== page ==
In Proverbs, Lady Wisdom is the character that symbolizes trust in God. Lady Folly, on the other hand, is what happens when humans trust in themselves and in the structures and institutions they have established. The parable is trying to get across a similarly simple idea. To be wise is to be prepared. Something earth shattering is going to happen. Will they trust God enough that they will be able to see God working in the midst of it and therefore be able to respond in faithfulness? The parable is asking this simple question.

What does that preparation include? For Jesus’ disciples it will mean that they will need to refocus their hope. A building like the Temple, as great as it is and as important as it was, it was never meant to be an end in itself. It was a signpost, a hint, a small taste of what God wanted to do for all the world. Yes, God lived in the Temple amongst the people, but God created a world where his presence was meant to fill all of it, not just in some room inside of a Temple. And with the Temple’s destruction (which did happen in the year 70 AD), Jesus was helping prepare his disciples that all their attention and focus could be shifted to him and the new thing that he was going to all over the world. A crisis is coming, so do what you need to do now in order to be prepared. In short, Jesus tells them, take your eyes off the buildings and refocus them on him and what he is doing, both right there while they were talking but also what he will do following his death and resurrection. A new world is coming, and they need to be ready. God is doing something, and even if they didn’t know exactly what that would look like, as long as they keep their trust in the God who promised to bring about salvation, they may be surprised, but they will be ready when the bridegroom returns from the tomb.


Here’s the thing: world shattering events will happen all the time. I’m not just talking about wars between nations, earthquakes, and all the things we think accompanies the end of time. Loved ones get sick; loved ones die. People lose jobs. Churches sell their building and become, so to speak, homeless. In the midst of these things, what grounds you? What tethers you so that when you live in days of uncertainty you can still act and live wisely?

I mentioned at the beginning that while this story is about Jesus’ second coming it is not just about Jesus’ second coming. This is why I say that. It happens on both an individual and a communal level, but Jesus shows up to lead his people throughout history. Jesus did say, “I am with you always, even to the end of the age,” so we shouldn’t be surprised if Jesus shows up to lead his people on a new adventure. The question is, are you ready for it? If Jesus showed up today and said here’s what I want you to do next, are your lamps full of oil? Have you done what you needed to do ahead of time so as not to miss out? If you are ready for Jesus to show up in these smaller moments, then we really don’t need to be concerned about when Jesus shows up fully and finally.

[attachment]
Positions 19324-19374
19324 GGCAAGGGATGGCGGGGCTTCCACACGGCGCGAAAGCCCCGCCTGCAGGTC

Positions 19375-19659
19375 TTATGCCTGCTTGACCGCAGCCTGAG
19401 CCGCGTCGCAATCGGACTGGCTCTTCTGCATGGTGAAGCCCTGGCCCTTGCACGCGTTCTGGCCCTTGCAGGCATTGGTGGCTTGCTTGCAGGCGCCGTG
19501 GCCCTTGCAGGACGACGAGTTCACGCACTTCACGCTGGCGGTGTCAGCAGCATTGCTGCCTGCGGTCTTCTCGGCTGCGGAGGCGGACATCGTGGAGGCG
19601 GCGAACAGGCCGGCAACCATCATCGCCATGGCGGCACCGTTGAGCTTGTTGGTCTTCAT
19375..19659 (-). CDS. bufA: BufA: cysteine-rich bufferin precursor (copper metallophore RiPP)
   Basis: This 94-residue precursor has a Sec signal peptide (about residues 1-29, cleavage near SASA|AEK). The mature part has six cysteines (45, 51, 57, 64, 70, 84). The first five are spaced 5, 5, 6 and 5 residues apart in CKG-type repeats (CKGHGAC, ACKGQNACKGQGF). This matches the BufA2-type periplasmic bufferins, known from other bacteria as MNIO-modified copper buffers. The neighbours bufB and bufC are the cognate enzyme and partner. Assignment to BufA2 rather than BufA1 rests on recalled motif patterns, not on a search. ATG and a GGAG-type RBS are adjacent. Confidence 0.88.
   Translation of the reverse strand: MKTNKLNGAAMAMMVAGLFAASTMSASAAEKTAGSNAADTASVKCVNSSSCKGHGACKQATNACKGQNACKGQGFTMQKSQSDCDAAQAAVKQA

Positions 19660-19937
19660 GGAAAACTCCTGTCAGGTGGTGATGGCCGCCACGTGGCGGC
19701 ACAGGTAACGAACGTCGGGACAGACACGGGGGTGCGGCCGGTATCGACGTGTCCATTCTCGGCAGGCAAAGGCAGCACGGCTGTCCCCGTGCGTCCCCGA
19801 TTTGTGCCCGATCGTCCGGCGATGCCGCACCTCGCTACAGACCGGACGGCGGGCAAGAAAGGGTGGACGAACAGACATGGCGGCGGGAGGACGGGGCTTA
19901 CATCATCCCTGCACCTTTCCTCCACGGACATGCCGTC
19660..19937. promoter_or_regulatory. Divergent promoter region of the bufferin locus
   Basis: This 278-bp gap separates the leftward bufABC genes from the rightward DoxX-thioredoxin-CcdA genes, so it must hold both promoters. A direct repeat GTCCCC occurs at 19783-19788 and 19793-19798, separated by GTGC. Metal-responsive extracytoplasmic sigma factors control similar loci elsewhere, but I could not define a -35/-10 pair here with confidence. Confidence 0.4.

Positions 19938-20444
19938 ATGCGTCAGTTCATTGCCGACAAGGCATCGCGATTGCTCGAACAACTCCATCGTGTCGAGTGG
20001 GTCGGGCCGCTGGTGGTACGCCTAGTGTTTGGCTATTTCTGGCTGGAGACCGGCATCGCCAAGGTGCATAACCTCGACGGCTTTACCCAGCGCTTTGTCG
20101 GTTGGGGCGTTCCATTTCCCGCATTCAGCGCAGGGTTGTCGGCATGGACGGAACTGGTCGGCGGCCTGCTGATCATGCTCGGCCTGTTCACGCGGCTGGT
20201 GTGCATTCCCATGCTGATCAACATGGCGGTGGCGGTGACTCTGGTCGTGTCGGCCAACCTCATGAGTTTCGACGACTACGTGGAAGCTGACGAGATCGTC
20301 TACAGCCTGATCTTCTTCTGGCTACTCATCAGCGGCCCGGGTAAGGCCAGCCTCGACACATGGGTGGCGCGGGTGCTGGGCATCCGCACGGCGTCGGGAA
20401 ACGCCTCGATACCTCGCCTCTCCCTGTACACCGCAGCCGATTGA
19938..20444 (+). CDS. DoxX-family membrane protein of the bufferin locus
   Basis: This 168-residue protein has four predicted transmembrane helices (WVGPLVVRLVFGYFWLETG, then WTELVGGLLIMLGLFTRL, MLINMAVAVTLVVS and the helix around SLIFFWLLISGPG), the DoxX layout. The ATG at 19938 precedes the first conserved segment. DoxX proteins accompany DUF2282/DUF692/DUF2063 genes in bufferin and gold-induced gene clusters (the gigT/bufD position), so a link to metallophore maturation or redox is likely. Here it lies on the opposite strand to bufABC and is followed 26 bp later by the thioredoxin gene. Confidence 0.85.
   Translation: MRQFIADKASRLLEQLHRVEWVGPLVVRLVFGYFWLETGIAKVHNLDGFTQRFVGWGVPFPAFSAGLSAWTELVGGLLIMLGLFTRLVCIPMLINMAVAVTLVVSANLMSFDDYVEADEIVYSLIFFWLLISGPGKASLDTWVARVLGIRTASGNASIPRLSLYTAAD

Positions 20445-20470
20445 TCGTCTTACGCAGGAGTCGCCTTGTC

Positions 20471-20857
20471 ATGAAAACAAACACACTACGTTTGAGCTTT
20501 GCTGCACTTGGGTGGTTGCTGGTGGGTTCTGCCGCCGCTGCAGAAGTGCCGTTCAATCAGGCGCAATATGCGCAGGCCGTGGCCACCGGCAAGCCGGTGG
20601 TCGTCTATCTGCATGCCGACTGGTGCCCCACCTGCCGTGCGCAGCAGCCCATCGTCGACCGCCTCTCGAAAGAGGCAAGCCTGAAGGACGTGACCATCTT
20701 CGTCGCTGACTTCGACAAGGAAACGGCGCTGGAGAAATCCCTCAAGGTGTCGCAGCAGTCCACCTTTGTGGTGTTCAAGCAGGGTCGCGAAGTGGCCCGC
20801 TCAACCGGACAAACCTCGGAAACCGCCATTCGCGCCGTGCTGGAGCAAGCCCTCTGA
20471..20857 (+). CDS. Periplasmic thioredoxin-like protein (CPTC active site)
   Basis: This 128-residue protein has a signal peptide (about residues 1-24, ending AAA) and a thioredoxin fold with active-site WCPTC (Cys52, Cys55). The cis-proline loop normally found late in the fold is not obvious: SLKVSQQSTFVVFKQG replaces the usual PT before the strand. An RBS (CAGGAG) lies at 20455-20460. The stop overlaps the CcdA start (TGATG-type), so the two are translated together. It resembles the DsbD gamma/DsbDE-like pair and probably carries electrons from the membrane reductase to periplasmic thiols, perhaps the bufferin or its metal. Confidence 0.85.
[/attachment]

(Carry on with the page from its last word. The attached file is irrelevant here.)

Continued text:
I do think that end-time speculation can be a distraction at times. We know Jesus will come again, though we have no clue when. So maybe let’s not focus on that so much. Let’s focus more on what Jesus wants to do here and now, and if we have our focus on Jesus here and now, then when he shows up here and now we’ll be ready for it. Have you ever heard the phrase, “So heavenly minded they are no earthly good”? So focused on the end that one forgets to look for Jesus in the present. That person is so focused on the kingdom that Jesus will bring, that they forget about the ways Jesus established his kingdom in the here and now. That’s what I want to avoid. I think that is what Jesus wants us to avoid. If Jesus is bringing a new heaven and new earth—which is what the Scriptures promise—then it only seems right that Jesus’ people live as if that is already a reality. In other words, to use the image from the beginning of the sermon, it’s as if that other world invade this one, with this major difference. The worlds I talked about at the beginning were all fictional ones. Heaven is the ultimate reality. If anything, this world is the fiction where all the untruths will be set right. This happens in small ways throughout history and it will happen in a big way when Jesus returns. This parable is simply asking us to be ready for both.

If we have the faith and wisdom to see Jesus working in the small ways here and now, we will certainly have eyes to see Jesus when he returns fully and finally. So be awake, and be alert. Our Lord is coming. Yes, at the end, but also here in the middle. May we keep our lamps full so that whenever he shows up, we will be ready to follow him when he calls for us.


In the name of the Father, and the Son, and the Holy Spirit. Amen.